The Church is not the Building

Another day and another meeting with the architects. We are now fully immersed in plans and layouts. I love all that stuff. Before God led me and Jane into church leadership, I had trained as a surveyor. Last week, while I was rummaging about in our loft looking for something else, I found old architectural drawings I had done as part of my draftmanship training; they were rather good. Now I sit on the other side of the table and I look over other people's drawings: it's very exciting. Today we looked at floor layouts of the new building alongside a plan of our current St Barnabas Church, and got a better grasp of the sheer magnitude of what we are undertaking - Solar House is a massive building and we will have a lot more space.

But before I get carried away, we need to remember that any new church building is only a tool to help our church function in the mission and ministry that God has called us to. It is important to remember that the church is not the building. So often the church of England has got this wrong, not so much in its teaching, but in its constitutional structure. For instance, our current St Barnabas church building is legally "a church"; a consecrated building that is controlled by a completely different set of regulations from another "ordinary" building. However this approach to ecclesiastical edifices sits very uncomfortably with our biblical heritage.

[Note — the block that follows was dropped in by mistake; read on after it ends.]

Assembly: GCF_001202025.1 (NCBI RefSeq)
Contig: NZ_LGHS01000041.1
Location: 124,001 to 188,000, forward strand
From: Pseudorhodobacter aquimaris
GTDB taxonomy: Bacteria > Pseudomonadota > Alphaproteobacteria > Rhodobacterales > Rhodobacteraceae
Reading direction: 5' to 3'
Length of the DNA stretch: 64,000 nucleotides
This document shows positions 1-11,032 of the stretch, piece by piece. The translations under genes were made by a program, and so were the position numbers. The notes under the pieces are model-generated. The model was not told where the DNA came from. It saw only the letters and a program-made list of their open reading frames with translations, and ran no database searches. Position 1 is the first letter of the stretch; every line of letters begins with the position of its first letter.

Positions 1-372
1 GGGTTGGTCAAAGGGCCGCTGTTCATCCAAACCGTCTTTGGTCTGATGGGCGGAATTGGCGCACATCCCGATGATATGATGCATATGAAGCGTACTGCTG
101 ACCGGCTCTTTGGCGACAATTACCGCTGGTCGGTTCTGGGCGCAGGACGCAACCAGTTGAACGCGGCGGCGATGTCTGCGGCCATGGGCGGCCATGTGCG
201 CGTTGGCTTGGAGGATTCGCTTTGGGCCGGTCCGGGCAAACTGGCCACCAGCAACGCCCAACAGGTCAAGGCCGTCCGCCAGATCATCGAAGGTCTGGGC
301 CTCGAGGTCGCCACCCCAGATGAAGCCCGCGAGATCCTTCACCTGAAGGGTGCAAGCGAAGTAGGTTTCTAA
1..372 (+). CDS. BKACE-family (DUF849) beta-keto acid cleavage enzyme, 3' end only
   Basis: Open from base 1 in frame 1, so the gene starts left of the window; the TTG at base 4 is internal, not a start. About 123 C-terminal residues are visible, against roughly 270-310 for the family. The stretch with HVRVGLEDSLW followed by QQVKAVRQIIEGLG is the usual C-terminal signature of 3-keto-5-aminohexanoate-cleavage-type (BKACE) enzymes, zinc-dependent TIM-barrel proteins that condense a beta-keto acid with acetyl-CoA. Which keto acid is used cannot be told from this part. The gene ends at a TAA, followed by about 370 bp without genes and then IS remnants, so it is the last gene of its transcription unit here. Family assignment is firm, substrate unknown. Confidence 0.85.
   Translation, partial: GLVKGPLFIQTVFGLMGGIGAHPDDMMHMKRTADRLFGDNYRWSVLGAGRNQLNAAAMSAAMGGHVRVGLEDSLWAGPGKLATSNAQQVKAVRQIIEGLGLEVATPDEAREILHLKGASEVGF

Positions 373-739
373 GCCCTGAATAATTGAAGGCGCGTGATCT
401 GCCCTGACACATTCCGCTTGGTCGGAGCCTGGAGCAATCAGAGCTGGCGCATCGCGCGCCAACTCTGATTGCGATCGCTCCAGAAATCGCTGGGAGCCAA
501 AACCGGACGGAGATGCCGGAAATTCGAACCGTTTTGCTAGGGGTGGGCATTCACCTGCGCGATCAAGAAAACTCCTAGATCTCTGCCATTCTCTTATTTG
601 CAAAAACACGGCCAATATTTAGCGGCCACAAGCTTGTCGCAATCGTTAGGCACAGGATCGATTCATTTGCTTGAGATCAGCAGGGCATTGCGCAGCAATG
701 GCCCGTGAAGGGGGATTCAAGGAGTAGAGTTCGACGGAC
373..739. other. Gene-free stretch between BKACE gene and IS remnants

The early church had virtually no buildings that we would identify as churches for the first three hundred years of its existence. And yet during that period the church also experienced a growth and vibrancy that led to a peaceful revolution that has no comparison in the rest of human history. How is it that the early followers of Jesus achieved so much without the provision of buildings? Perhaps we need to get things in perspective - that whilst buildings are good, God can cause the church work even in the absence of them.

When Jesus said to Simon Peter: "I tell you that you are Peter, and on this rock I will build my church, and the gates of Hades will not overcome it" (Matthew 16:18), he wasn't talking about building a physical structure. However, we do need a new building, and I believe that its provision can be an incredible catalyst for growth and life, enabling us to do far more and grow way beyond where we are at the moment, provided we remember that it is just a building.



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